Evincing a mood and rooted sense of place more than a dynamic plot, writer-director Aaron Douglas Johnston’s My Sister’s Quinceañera digs into its creator’s familiarity with his hometown of Muscatine, Iowa, in telling a coming-of-age story of hazy ambition against the backdrop of a a young Latino girl’s 15th birthday. A North American premiere and Narrative Competition selection at the Los Angeles Film Festival comprised of a cast of non-professional actors, this lovingly constructed, work-shopped piece of cinema offers up a refracted glimpse of the fits and starts of rural dream-fires.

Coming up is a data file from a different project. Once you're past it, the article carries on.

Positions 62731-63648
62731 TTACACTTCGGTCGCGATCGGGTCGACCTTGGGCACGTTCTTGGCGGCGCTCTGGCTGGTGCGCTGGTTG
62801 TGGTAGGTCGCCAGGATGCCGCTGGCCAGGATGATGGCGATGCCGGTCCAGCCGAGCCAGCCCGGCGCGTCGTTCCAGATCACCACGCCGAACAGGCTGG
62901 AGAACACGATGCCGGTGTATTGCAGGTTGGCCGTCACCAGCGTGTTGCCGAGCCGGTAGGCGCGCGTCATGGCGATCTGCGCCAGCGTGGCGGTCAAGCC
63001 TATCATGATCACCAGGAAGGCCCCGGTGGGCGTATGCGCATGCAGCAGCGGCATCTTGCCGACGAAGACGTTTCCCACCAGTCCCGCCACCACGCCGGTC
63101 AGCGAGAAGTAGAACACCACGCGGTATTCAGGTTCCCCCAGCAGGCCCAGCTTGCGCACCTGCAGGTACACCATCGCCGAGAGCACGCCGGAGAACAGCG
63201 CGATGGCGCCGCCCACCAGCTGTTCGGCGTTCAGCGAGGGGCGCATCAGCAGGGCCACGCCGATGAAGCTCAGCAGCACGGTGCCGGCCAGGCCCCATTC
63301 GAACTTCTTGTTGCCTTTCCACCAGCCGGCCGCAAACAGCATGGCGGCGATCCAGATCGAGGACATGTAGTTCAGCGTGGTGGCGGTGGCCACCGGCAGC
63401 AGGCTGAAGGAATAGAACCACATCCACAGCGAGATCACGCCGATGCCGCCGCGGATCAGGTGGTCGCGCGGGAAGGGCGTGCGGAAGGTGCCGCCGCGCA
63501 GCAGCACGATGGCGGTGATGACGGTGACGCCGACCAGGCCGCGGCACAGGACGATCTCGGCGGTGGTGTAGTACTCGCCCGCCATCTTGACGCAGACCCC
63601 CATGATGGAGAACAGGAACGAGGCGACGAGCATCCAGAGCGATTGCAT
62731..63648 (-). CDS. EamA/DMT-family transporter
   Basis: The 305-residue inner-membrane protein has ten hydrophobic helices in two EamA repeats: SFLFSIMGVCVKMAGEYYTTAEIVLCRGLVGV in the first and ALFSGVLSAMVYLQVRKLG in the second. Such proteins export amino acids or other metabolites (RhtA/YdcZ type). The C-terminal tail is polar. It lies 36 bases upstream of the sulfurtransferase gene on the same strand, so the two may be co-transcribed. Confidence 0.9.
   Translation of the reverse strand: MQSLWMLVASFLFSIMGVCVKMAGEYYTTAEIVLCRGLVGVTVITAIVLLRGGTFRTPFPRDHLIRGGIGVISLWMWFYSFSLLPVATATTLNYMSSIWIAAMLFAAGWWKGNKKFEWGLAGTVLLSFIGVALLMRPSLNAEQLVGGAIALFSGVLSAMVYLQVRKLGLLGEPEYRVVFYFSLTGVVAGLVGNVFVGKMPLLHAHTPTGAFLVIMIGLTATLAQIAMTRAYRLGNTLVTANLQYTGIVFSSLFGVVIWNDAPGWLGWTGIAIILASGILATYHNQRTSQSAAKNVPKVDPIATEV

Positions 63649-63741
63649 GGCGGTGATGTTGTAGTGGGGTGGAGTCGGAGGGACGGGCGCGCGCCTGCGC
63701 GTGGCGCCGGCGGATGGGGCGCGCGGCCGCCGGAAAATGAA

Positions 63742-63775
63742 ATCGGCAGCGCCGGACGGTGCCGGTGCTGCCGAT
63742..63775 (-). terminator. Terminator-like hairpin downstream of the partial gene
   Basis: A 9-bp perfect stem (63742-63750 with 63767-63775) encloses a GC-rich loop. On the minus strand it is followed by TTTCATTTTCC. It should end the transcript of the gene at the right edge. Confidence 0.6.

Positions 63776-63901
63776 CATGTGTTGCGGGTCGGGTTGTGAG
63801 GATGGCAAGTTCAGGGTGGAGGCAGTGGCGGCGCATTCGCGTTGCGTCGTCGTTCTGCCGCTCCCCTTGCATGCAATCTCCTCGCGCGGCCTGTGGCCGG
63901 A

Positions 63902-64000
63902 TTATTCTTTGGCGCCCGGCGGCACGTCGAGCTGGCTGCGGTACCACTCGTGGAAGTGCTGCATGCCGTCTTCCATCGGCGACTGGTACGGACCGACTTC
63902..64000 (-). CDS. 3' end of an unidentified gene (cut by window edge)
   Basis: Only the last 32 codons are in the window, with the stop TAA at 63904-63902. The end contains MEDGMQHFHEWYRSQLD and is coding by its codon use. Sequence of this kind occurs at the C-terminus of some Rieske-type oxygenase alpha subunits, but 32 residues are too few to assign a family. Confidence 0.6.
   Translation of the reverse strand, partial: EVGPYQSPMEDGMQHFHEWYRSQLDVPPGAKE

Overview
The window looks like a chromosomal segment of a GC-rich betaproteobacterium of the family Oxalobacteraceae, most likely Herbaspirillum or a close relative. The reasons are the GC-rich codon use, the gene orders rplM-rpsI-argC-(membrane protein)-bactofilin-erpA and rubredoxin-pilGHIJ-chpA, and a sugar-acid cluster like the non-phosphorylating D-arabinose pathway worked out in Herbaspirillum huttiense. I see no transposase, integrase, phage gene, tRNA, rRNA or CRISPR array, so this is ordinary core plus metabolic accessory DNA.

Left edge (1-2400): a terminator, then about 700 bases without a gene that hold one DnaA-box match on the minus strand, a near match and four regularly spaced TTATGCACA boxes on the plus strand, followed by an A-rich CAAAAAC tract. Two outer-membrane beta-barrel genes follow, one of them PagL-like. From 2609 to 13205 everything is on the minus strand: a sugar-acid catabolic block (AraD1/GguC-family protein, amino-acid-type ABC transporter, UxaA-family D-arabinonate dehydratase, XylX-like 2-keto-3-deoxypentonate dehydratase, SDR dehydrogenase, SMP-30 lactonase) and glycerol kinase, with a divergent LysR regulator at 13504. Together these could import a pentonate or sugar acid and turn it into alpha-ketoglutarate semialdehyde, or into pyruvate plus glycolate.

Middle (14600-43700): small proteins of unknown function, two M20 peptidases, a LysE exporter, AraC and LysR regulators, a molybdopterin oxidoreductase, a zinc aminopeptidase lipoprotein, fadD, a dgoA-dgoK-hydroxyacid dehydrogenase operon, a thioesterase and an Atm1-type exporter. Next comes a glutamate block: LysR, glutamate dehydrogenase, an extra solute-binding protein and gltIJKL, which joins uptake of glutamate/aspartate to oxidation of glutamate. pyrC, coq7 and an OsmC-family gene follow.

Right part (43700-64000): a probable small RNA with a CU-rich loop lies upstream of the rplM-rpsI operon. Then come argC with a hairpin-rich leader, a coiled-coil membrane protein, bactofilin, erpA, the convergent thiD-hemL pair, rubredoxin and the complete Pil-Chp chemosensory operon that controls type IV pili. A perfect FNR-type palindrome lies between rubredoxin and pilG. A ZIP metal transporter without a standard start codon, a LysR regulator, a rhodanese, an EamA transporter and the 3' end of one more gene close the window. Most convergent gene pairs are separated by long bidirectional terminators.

Dreams of busting out of two-star towns — and the familial and/or romantic friction such aspirations produce — are of course rich cinematic terrain, but My Sister’s Quinceañera largely eschews outwardly manifested conflict and instead focuses a lot of that energy inward. To this end, it helps that Johnston has an eye for detail that conveys multitudes around the story’s edges. That quality gives this poetic film much of its delicate charm. For the full, original review, from ShockYa, click here. (Double Life Productions, unrated, 72 minutes)